“I have always supported the expungement of nonviolent Class D felonies,” said Hoover, but added “…this bill does much, much more than that,” speaking specifically about a new section that would be created regarding discriminatory practices.

HB 64 now goes to the full House for consideration.

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January 24, 2014

Frankfort Week in Review

By Scott Payton

LRC Public Information

A governor’s Budget Address is a momentary snapshot defining a version of reality. It has also, for ten years or more, been a painful picture from a bad family trip, often rock-back-on-your heels disturbing.

But it’s also the necessary opening statement in a discussion that will consume Frankfort’s deep Capitol winter, throwing terms of debate on the table, and saying ‘Now what?’ Only the Legislature can write the budget. The governor can just propose.

So now we launch.

The limited money available is explained. The felt needs and priorities are laid out, with challenges to make you sigh. That’s what happened in a joint session Tuesday night, with 138 lawmakers packed in the House Chamber to hear a fifty-minute gubernatorial speech that told the terms of their coming, bloody budget work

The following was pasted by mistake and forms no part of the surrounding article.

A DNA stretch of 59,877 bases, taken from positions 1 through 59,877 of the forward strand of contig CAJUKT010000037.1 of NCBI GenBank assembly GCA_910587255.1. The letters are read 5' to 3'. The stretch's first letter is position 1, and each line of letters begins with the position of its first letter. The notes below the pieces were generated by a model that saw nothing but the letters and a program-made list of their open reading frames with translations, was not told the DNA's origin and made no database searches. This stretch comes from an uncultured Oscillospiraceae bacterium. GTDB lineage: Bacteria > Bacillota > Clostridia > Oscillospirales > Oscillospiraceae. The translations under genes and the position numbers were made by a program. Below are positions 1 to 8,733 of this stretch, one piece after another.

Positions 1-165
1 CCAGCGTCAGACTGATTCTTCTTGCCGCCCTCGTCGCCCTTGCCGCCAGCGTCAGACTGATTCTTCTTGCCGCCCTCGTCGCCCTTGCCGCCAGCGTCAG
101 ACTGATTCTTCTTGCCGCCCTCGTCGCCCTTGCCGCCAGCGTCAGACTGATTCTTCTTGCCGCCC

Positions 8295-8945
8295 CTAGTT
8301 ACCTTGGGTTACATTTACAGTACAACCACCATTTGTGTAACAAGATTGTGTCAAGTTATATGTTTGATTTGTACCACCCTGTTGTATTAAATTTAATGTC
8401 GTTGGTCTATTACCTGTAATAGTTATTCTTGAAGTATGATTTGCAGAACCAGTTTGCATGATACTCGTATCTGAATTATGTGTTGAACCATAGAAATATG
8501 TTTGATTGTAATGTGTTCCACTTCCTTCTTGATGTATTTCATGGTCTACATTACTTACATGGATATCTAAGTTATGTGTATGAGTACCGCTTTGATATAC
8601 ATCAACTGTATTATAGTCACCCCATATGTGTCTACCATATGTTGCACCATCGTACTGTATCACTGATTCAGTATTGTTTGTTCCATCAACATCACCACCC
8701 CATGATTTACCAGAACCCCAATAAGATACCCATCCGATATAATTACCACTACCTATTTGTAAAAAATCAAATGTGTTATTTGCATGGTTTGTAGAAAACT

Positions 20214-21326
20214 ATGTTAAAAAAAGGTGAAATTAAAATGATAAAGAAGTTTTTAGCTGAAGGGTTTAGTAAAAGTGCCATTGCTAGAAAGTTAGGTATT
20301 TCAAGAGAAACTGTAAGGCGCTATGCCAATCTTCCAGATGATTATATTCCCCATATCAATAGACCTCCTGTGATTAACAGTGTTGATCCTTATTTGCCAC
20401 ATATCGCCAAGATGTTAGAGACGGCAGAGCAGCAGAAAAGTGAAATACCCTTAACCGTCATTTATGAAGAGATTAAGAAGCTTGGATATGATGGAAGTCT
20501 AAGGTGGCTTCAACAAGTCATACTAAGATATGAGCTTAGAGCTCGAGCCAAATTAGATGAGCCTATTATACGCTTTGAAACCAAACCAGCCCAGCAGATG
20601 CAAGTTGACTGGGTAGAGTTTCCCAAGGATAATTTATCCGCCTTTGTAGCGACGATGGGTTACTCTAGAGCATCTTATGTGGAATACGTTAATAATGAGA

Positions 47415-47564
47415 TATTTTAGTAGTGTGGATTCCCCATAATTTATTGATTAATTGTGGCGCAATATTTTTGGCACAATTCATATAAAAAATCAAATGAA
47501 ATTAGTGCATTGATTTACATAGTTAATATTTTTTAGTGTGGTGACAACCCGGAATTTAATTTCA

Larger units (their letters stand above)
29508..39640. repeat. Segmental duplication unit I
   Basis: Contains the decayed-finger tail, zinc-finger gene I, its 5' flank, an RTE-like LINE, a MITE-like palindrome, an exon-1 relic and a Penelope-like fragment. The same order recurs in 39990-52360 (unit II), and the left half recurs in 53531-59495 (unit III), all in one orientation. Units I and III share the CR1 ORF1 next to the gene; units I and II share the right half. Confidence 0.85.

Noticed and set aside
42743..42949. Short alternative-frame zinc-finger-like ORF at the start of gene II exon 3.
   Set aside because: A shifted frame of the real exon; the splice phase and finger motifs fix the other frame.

A budget’s like an amoeba, moving but soft, not hard and fast. The state Constitution requires it to be balanced. But there’s tricks to do that. Not long ago, state employees were paid one day late at the end of the Fiscal Year. It saved enough money to keep the previous year in balance. That’s called ‘structural imbalance.’ There’s not really enough money for what everyone wants. But we do one-time stuff to patch the holes

The governor proposed a form of that legerdemain this year in the face of our drearily predictable shortfalls. It will balance the budget. But some may feel pain

The tactic? Take money from one place to put another. The newspapers call it ‘raiding funds.’

The budget before us targets 51 government funds specified for certain things to move $370 million to the General Fund, to kick start funding for K-12 education – a main gubernatorial priority -- and give state workers and teachers long-lost and longed-for raises.